Lyle Shelton says freedom of speech protections needed for religious belief

Lyle Shelton has appeared at the Australian senate inquiry into the Religious Discrimination Bill saying his current legal battle in Queensland is proof a Religious Discrimination Bill is needed.

Shelton appeared at the session being held by the Legal and Constitutional Affairs Committee alongside representatives from the Australian Christian Lobby, The Human Rights Law Alliance, Freedom for Faith and The Institute for Civil Society. Shelton appeared in a personal capacity and not in relation to any organisation he is involved in.

Prior to speaking at the inquiry the committee chair, Liberal senator Sarah Henderson, advised Shelton that she was aware of the legal proceedings he’s a party to in Queensland and asked him not to make any adverse reflections in relation to the matter.

“I’m being sued by two LGBTIQ+ drags queens for saying they are dangerous role models for children, my religious beliefs motivated me to speak up after a Drag Queen Story Time in a public library. One drag queen was a woman identifying as a man, the other a man identifying as a woman.

“The woman was crowd funding on Facebook to have her breasts cut off , the man’s drag name referenced a homosexual sex act. After writing a blog about the danger of these role models to children I was sued under Queensland’s vilification laws.”

Committee chair Sarah Henderson interjected and reminded Shelton that she had just asked him not to make adverse reflections on the people involved in the legal proceedings that were underway. Shelton told the committee chair he disagreed and believed he was just stating facts.

Senator Henderson said in her view he was making adverse reflections and repeated her request for his remarks not to be specific to the the current proceedings before the tribunal in Queensland.

Shelton said his case was an example of deficiencies within the law and Christian views needed greater protections.

“The case so far as cost me $70,000 in legal fees and almost two years of angst. Despite warnings during the marriage plebiscite that this would happen, the bill before you today does not protect those who are speaking up to protect children.” Shelton said.

While he sat before the panel for close to an hour, the committee asked Shelton little in the remainder of the session.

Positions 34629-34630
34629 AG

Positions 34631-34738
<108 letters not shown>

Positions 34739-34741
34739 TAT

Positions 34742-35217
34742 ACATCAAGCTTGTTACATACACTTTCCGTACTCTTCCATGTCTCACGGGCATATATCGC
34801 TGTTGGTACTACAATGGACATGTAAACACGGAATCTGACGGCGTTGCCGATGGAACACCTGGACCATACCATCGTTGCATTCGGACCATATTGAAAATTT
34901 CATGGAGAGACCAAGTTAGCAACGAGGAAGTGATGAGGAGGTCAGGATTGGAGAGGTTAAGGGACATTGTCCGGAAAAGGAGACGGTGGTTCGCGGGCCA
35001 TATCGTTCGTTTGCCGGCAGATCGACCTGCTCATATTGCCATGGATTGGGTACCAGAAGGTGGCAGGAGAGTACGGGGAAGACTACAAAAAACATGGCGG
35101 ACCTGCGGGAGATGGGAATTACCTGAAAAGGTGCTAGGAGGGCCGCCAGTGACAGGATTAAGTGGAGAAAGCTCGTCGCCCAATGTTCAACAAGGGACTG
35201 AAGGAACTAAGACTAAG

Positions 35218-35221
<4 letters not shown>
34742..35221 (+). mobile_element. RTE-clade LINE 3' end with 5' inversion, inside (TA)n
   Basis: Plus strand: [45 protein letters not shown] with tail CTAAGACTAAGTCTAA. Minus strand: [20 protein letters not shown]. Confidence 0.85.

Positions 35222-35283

In response to a question from Senator Raff Ciccone on what could be done to make the bill more effective, Shelton said the leaders of the ‘Yes’ campaign for marriage equality had made a promise to the Australian people that was not being upheld, and that had spurred the need for additional protections for people of faith.

“There’s a big gap in terms of fulfilling the promises that were made by the leaders of the campaign to change the definition of marriage, that no-one else’s freedom of speech would be affected and here we are just a few years down the track and you can’t have a debate about gender fluidity and what’s appropriate for children, without being sued and being taken through various bodies like the Queensland Civil and Administrative Tribunal.”

Shelton said he would like to see the bill contain additional protections for freedom of speech that are based on religious belief.

“The Christian religion has a belief in gender that accords with the scientific belief that genders are binary, and if we can’t talk about that in terms of the protection of children, if that’s not protected by this bill, then I think there is a real problem.”

The inquiry continues on Friday with the Public Interest Advocacy Centre, Just.Equal and Equality Australia, Equality Tasmania, the Youth Pride Network, Australian GLBTIQ Multicultural Council, the Human Rights Commission and the AFAO among those scheduled to appear.

OIP Staff

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